On a Glazing Bench – Darkly

When leading goes wrong

I’m not bitter but, in this country, a great quantity of medieval stained glass was destroyed by the twin ravages of Thomas Cromwell and the English Civil War.

Happily, when a subsequent Revolution took place in France, we managed – selflessly indeed – to import some of theirs, rather than leaving it to be destroyed as the rioting, ill-tempered and probably unwashed French populace sacked some truly gorgeous monasteries.

In the following century, we English repleted our supply: the optimism of Empire coupled with the efficiency of the Industrial Revolution meant that we now approached the manufacture of painted stained glass with a hitherto unwitnessed zeal.

Failed paint resulting from the addition of an untested flux

Failed paint resulting from the addition of an untested flux

Some of this efficiency turned to ashes when, in the ceaseless quest to reduce firing times and increase studio productivity, new fluxes such as borax were added to powdered glass paint.

Yes, since the firing temperatures were duly lowered, the Victorian kilns could indeed handle more glass.

But the glass, alas, was therefore destined to give up its paint within a hundred years or less. – Which, being accidental, does not even qualify as a pioneering form of “built-in obsolescence”.

And yet nothing – not even the combined forces of Reformation, Puritanism and the National Assembly of 1789 – can equal the devastating might of a careless modern-day restorer.

Now we have all seen examples to cause more misery than was endured by the entire House of Atreus.

Today, therefore, we thought to show you something altogether more entertaining.

Picture the scene:

  1. A vast Victorian window must be re-leaded
  2. It is duly removed, stripped down and cleaned
  3. And it is laid out on a glazing bench as yet another job for the hurried glazier to churn out
  4. The re-assembly proceeds apace, unfairly pressured by time and money
  5. The window is soldered, cemented and re-installed

And now at last – returned to its magnificent setting in the East end of a glorious English country church, once more illuminated by the dazzling amber sun – everyone can finally examine the wondrous carefulness of the restoration, not to mention the truly meticulous and immaculate glazing …

"This is the last time I eat with you guys!"

“This is the last time I eat with you guys!”

I don’t want to run the risk of being thought that I protest too much, but let me say again: we had no hand in this.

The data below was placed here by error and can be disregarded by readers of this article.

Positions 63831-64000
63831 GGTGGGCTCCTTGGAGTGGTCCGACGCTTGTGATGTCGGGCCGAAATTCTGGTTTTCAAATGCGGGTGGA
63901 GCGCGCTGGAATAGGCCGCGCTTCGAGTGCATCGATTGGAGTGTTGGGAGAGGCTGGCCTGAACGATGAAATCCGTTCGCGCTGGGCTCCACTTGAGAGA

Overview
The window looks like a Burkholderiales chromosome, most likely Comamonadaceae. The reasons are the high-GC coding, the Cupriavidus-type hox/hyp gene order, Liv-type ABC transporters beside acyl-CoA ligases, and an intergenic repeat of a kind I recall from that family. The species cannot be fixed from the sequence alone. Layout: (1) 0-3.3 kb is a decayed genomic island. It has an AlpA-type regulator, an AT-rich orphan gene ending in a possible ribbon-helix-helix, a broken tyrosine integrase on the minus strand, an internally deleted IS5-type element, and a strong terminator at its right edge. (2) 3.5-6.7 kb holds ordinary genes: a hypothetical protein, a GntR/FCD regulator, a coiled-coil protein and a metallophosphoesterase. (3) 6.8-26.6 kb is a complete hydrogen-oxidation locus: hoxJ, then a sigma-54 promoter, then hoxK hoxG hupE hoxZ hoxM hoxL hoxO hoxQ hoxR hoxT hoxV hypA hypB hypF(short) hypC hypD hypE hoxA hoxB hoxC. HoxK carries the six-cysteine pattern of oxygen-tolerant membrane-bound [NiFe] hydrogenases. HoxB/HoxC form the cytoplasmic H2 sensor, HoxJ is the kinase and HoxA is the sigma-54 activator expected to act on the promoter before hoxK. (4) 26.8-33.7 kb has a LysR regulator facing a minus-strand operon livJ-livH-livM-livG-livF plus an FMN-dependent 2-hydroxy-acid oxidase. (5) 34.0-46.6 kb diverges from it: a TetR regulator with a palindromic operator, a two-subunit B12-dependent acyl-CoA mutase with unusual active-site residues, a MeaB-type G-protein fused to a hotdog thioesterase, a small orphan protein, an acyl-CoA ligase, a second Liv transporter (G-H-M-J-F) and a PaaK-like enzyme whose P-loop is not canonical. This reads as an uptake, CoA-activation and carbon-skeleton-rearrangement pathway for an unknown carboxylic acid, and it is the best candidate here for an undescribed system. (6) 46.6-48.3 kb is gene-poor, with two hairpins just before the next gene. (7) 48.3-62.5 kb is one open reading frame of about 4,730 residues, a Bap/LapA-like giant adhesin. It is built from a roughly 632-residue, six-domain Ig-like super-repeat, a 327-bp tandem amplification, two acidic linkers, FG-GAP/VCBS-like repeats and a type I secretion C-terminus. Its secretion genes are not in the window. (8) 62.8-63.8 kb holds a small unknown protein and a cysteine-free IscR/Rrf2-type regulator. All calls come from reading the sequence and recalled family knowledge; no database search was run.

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20 thoughts on “On a Glazing Bench – Darkly

  1. Rushed or not, how on earth can you put a hand upside down!!! It is not as if the pattern of the original they would have followed could have allowed the shape to fit in & surely someone must have realized the hand would be attached to the wrist! Oh! dear!

    Almost measures up to the mistake on the Hubble Space Lense: when they got it up there, after years of grinding the lense & numerous tests, they realised it wasn’t right!

  2. Re. the Hubble: can you see the lettering across the bottom? – It came straight from Detroit: ‘Objects in the mirror may be closer than they appear’.

    Re. the antipodean glazier suggestion: nah! just a wannabe antipodean trying to order two cold beers.

  3. Easy fix … Just peel the lead from the front like a can o’ sardines, extract and flip the piece, then use one-sided lead tape to the surface, solder the joints and finish with a still black putty … and no one will know!

    I have personally made every mistake in the book … I thought!

    Regards from Rainbow Makers

    • Just so, Brian! The thing is now, though, that the church in question uses it as a Tourist Attraction! (Over the years, it’s actually brought in quite a lot of money by way of charitable donations.)

  4. This can easily be corrected by Photoshop 😉 … Anyway, this is an obvious mistake but I myself have benefitted from taking photographs of the original panel on more than one occasion.

  5. LOL
    that’s worse then the glazier putting the cat door in the pane of glass that was for the top part of the door not the bottom